Bus-tracker dumped at eleventh hour
Reports this week have questioned what happened to the plan that would have seen Melbourne residents able to track public buses in real-time.
A Victorian newspaper indicates up to 95 per cent of Melbourne’s city bus fleet is now outfitted with GPS systems that may never be used, now that a plan has been scrapped.
A multi-million dollar scheme had been started to fit out buses with GPS, linked with a smartphone application that would display the location of buses all over the city.
The program was started over two years ago in the effort to get more Melbournians onto buses. Now, after having fitted hardware to around 1440 public buses, Public Transport Victoria have suspended the project indefinitely, making a late decision that the system’s technology is inadequate.
It was meant to be switched on last year.
In a letter to bus operators allegedly uncovered by Fairfax media, bus operators were told to “arrange for the [bus tracking system] fuse to be removed on each bus at your earliest convenience”.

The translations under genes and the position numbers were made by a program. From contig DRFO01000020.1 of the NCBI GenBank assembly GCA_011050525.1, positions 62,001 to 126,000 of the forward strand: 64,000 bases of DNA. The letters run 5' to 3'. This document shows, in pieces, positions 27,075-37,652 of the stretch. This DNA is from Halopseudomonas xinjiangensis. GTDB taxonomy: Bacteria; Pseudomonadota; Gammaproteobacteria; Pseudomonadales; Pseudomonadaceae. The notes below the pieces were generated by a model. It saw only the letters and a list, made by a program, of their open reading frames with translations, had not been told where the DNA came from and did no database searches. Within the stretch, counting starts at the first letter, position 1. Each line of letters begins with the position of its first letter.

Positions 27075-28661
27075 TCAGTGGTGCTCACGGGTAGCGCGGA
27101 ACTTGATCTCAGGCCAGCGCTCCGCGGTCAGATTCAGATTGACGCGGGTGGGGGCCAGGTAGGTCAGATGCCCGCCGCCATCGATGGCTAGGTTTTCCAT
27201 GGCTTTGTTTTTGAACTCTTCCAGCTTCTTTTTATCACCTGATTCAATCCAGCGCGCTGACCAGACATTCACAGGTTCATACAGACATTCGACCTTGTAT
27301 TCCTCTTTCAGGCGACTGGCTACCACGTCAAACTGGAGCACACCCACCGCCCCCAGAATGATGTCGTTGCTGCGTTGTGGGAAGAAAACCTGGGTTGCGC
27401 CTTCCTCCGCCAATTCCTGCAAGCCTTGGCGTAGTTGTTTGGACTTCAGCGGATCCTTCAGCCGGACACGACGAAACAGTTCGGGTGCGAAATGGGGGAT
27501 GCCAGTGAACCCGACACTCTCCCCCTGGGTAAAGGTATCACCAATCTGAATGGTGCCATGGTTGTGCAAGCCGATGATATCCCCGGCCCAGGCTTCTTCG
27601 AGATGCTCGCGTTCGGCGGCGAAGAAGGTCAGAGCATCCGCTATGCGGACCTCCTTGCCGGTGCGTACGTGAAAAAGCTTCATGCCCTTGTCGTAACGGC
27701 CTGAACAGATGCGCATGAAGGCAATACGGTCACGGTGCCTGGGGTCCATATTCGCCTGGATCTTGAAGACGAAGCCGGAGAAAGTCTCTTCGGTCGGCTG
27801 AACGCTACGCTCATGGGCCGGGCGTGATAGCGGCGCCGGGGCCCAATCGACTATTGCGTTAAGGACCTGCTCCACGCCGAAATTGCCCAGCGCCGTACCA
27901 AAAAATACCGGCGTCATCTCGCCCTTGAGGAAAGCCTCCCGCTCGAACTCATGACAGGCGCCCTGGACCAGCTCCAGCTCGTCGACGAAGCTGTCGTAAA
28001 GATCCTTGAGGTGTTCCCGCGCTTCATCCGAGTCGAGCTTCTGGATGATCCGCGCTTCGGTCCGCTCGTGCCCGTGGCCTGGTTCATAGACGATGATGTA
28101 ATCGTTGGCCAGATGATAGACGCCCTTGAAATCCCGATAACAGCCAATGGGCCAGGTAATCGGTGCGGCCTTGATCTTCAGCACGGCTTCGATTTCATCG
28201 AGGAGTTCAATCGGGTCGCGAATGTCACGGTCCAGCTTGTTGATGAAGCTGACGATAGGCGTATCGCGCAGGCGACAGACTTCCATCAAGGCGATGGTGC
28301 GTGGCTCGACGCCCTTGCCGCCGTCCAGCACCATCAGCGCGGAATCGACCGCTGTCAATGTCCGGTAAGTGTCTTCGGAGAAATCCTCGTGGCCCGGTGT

“As of the 14th September 2013, the communication of the BTS equipment fitted to your buses will cease,” the letter, reportedly by Norman Gray - PTV's director of network operations, says.
The unsigned letter may or may not have been distributed to drivers, but a PTV spokesperson confirmed the project has been suspended.
“Given the age of the technology, the review indicated that progressing with the tracking system in its current format is not cost effective... PTV has suspended the rollout of the system and is investigating newer technologies.”
Chris Lower, chief of the Bus Associations said PTV was correct to suspend the system, because the technology was unreliable.
The technology was intended to improve services for passengers, but possibly could have been used to increase drivers’ adherence to performance targets.
Bus operators currently do not have to meet the same reporting standards as tram and train drivers. Former Victorian auditor-general Des Pearson noted in a 2009 report on Victoria's bus contracts that the existing bus performance monitoring regime was inadequate.
Victorian Opposition Leader Daniel Andrews used it as an opportunity to take a swing at his counterpart in power, saying; “Victoria's trains are overcrowded, skip stations, fail to meet performance and punctuality targets and the bus tracking system, which would have improved bus service performance and punctuality, looks to have been scrapped.”